• How easily can you refactor them?
  • How can you avoid code repetition when more than one components need to perform the same action?

Keep in mind that when actions are stand-alone functions in separate files, you will also have to pass the store as a parameter.

Strive to keep all actions in one location, close to your stores. This will help you keep track of what’s going on and debug your app, as you’ll only have to look in one place. Define actions in the same file/module as your store; preferably as a store method:

class Person {
  @observable name = ''

  @action setName(name) { = name

const person = new Person()

6. Class vs Object syntax

MobX allows you to create observables in classes and objects. Here are three examples.

  1. Class syntax using @observable, @computed and @action decorators:
class OrderLine {
  @observable price = 0
  @observable amount = 1

  constructor(price) {
    this.price = price

  @computed get total() {
    return this.price * this.amount

  @action setPrice(price) {
    this.price = price
  1. Class syntax using the decorate() function:
class OrderLine {
  price = 0
  amount = 1

  constructor(price) {
    this.price = price

  get total() {
    return this.price * this.amount

  setPrice(price) {
    this.price = price
decorate(OrderLine, {  price: observable,
  amount: observable,
  total: computed,
  setPrice: action
  1. observable.object syntax:
const orderLine = observable.object(
    price: 0,
    amount: 1,
    get total() {
      return this.price * this.amount
    setPrice(price) {
      this.price = price
    setPrice: action

Which one should you choose? It doesn’t matter. MobX supports all three methods equally well—you will not miss out on any functionality. It’s only a matter of style and tooling support (e.g. your environment must support decorators to use @observable, etc). So pick what works best for yourself, your team and project. Once you make a choice, stay consistent.

7. Inject store, rather than importing

When you want to use a store in one of your React components, you can just import it (import store from './store.js') and access its properties. That works fine, but there are downsides:

  • It’s not idiomatic MobX. You’re using a tool, but deviate from its recommended way of doing things. This might confusion to team members and future code-maintainers.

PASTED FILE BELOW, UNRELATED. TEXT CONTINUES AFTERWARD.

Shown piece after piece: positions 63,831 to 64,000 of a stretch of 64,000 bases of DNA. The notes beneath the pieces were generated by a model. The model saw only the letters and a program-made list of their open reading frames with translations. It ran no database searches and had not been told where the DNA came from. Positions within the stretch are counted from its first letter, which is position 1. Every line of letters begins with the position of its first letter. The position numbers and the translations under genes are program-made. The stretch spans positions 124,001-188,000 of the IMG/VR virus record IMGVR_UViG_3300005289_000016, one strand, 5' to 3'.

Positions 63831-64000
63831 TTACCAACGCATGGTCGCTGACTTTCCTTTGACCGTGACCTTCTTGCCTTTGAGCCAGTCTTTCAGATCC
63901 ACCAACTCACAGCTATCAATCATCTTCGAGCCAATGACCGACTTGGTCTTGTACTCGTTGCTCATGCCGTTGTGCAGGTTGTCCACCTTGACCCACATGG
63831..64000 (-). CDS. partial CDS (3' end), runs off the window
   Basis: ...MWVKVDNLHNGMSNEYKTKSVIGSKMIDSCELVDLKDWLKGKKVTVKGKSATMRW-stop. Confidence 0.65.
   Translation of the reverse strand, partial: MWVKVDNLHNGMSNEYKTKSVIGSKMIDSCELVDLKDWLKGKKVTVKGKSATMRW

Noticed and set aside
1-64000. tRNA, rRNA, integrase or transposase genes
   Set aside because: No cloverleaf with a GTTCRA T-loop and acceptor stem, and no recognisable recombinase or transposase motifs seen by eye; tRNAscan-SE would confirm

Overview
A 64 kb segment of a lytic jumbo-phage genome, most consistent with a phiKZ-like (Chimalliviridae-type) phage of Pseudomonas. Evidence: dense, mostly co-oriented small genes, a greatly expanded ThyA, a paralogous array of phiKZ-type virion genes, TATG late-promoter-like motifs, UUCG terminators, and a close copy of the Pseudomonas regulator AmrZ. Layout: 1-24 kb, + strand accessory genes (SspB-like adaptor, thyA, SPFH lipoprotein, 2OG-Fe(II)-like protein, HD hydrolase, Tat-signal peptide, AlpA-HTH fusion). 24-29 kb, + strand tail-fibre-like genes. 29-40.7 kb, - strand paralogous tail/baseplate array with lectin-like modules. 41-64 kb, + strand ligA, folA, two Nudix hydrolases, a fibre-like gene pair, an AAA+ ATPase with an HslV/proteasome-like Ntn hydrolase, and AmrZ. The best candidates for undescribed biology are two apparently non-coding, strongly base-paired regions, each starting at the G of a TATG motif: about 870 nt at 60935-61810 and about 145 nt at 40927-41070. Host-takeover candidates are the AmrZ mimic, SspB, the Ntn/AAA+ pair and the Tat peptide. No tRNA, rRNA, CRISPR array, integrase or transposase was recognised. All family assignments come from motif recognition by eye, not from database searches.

• It’s less declarative. Instead of deliberately injecting a store, you’re importing some module.
  • It’s harder to test.
  • It’s harder to do server-side-rendering.

You might have a reason for not using import; make sure it’s a good reason.

The recommended approach is to use Provider and inject—two components provided by mobx-react.

Provider is a component that can pass stores (or other stuff), using React’s context API, to child components. This is useful if you have things that you don’t want to pass through multiple layers of components explicitly.

inject can be used to pick up those stores. It is a higher order component that takes a list of strings and makes those stores available to the wrapped component.

Provide one or more stores in a parent component:

<Provider productStore={ProductStore} uiStore={UiStore}>

Inject takes provided items from context and makes them available as props. For example, inject('productStore') will take productStore from the context and make it available as this.props.productStore:

// inject in class component
class Items extends React.Component {
  render() {
    return <span>{this.props.productStore.itemCount}</span>

// inject in function component
const Items = inject('productStore')(
  observer(({ productStore }) => <span>{productStore.itemCount}</span>)

8. mobx-state-tree (MST)

As you might have realised, MobX is quite flexible and you can use it in a variety of ways. If you prefer a more opinionated alternative, then take a look at mobx-state-tree.

“Opinionated, transactional, MobX powered state container combining the best features of the immutable and mutable world for an optimal DX”

MST enforces consistency, supports typed observables and is quite different from pure MobX—so there is some learning curve.

Learn more

If you want to learn more about MobX, I recommend the following resources. Start with the official MobX documentation. It is quite good and I think it’s worth going through the whole thing, at least once.

Some highlights:

Keep in mind that mobx-react is a separate package. Read its documentation, here.